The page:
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Android Video Thumbnail Files ".lvl"

Video Thumbnails ".lvl" Found on Android Devices Video files with the .lvl extension were located on an Android phone in the hidden “.thumbnails” folder. The Android device tested is a Samsung Galaxy SGH-M919. The device model number appears in the full path where the .lvl video thumbnails are stored.


A test to see what actions initiate the creation of the video thumbnails was conducted.

Download Video Testing A Samsung Galaxy SGH-M919 was used for the test. The phone had been cleared and reset to factory defaults. I installed a video download app to obtain a video from the Internet and store them on the mobile device. The app Video Downloader was installed from the Google App Store.

Using the Video Downloader browser, I accessed the Internet Archive movie library and downloaded “Night of the Living Dead”.

It is October after all - Happy Halloween!!

The video download completed. The video was never opened or…
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ChatHour Chat/Messaging - Android

Artifacts for ChatHour (Android) I'm working on an Android tablet case and slowly scrolling through the application folders. The usual thousands of ... just keep scrolling. Then I saw it, a name I've not seen before. Even more important, this is a case involving "messaging".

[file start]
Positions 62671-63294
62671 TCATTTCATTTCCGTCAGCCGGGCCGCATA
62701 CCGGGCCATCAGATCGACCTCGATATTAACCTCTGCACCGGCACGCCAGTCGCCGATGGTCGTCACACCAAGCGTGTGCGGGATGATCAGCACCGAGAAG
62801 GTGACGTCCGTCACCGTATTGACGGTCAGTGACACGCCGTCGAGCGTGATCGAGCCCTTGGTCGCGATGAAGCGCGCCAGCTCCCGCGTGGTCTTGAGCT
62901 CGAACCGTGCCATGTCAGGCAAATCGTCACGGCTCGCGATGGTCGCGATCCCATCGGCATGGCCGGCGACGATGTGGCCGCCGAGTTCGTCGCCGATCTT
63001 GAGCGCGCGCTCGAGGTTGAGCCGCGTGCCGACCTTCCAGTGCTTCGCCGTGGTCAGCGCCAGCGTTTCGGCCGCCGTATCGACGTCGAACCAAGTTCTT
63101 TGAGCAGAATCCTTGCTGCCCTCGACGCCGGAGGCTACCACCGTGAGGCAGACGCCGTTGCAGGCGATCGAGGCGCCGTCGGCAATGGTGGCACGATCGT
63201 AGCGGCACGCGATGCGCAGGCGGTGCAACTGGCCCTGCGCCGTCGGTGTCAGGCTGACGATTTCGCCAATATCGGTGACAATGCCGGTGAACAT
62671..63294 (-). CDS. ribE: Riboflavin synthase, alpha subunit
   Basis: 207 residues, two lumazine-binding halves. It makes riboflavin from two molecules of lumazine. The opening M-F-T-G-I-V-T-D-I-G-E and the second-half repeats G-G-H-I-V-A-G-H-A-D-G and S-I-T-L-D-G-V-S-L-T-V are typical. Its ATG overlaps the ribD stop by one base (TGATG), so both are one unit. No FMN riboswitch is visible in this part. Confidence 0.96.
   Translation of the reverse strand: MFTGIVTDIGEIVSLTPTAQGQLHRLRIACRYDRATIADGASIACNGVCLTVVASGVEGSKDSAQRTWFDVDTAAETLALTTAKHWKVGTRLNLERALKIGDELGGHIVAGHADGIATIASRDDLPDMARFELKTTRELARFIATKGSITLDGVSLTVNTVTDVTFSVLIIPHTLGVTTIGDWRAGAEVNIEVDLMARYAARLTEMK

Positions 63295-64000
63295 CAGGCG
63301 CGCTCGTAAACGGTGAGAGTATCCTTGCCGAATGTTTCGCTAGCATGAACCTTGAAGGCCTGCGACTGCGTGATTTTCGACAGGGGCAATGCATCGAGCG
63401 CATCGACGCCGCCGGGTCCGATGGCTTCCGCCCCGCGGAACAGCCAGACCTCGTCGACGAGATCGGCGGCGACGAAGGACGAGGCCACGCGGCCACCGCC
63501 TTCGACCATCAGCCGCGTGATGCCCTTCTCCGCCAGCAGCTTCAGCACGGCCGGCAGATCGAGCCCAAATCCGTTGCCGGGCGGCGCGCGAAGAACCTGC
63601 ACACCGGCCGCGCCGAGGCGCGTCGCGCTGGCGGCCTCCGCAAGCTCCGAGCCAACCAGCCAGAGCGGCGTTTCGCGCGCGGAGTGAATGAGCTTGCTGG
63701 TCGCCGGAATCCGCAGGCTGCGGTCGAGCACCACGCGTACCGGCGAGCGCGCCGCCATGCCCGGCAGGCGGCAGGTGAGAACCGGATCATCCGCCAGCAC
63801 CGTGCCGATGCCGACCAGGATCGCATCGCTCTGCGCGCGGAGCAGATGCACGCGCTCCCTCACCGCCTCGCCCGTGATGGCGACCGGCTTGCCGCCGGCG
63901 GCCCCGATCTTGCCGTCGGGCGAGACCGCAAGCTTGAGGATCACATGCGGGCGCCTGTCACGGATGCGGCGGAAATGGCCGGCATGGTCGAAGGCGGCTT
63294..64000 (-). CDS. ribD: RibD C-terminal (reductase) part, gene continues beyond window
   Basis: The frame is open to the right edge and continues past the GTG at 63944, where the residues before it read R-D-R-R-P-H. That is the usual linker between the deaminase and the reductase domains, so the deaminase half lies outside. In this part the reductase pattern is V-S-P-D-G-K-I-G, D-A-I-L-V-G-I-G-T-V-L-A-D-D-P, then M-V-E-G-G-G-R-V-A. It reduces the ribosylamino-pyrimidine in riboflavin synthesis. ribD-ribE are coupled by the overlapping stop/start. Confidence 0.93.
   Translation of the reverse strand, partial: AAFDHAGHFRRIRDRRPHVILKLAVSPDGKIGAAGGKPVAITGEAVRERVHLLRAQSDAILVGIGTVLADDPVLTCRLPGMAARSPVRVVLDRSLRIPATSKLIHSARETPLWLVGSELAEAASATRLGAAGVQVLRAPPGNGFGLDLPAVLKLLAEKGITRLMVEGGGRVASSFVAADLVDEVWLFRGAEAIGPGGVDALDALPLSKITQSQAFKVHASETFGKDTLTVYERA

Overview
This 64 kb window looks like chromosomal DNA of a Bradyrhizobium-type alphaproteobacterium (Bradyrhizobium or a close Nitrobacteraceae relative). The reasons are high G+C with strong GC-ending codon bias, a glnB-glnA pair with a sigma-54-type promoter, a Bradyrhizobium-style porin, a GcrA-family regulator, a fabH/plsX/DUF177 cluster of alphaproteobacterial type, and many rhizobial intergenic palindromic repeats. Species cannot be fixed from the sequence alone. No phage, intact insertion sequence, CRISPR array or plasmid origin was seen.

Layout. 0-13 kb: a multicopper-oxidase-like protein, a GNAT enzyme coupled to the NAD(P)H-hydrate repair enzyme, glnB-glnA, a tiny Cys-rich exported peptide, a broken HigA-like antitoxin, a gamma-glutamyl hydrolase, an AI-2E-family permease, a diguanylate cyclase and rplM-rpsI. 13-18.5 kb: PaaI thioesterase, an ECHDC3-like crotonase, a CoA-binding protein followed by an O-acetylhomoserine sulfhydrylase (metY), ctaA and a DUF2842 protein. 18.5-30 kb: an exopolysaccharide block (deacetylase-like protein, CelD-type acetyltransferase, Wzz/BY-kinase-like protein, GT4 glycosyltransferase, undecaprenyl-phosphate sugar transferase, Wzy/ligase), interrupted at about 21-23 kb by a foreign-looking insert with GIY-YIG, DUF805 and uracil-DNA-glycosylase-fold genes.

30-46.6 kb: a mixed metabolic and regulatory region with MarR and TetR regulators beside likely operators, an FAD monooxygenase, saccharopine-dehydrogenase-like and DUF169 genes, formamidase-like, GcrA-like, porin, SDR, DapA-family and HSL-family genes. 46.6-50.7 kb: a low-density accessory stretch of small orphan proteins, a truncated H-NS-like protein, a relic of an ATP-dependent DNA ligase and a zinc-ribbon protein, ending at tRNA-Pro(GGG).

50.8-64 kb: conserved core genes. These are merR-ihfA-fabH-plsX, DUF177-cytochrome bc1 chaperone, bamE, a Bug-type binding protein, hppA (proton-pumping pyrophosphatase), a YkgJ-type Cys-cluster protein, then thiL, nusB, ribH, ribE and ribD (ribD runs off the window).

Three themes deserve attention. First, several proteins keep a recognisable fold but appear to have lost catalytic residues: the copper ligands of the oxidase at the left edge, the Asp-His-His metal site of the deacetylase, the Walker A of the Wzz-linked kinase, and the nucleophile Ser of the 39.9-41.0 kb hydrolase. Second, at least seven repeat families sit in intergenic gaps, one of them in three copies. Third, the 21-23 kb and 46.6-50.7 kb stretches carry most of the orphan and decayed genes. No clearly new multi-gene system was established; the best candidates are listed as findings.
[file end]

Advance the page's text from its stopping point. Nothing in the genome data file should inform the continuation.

The game's afoot!

Browse For Data The next step in my process is to start browsing files and folders for recognizable data names. The fun is just beginning when you see the familiar db folder and file(s) inside with the .db extension.
But don't stop there. It's always a good choice to check all the other files and folders because you just never know. Sure enough, another folder sp contained .xml files with more useful information.
When dealing with an app that you've never seen before, don't stop at the first sign of data. Keep …

Text Based Treasure: qBittorrent Log File

qBittorrent Data It has been a few months since my last forensic (4N6) blog post. I had a slight heart issue in July 2018. I'm so excited to be back into the 4N6 work and finding new information to share!
I've noticed that many of the criminal P2P sharing cases involved the qBittorrent application. For some reason, over the last year, it has become the "go to" P2P application. There are plenty of Digital Forensic resources available on uTorrent, the BitTorrent protocol and the great, free, BENcode tool for looking at .torrent and .dat files.
BEncode Editor Link
I did not find much data specific to the qBittorrent application. The obvious next step was to download it and start playing ... I mean testing. Understanding how the program worked from a user perspective is important. The application interface is very similar to that of uTorrent and is as easy to use. The Internet Archive has numerous free classic movies available for download via Torrent. This is a good pla…

How to Explain Deleted Data: For Attorneys, Clients, Juries and More

How to Explain Deleted Data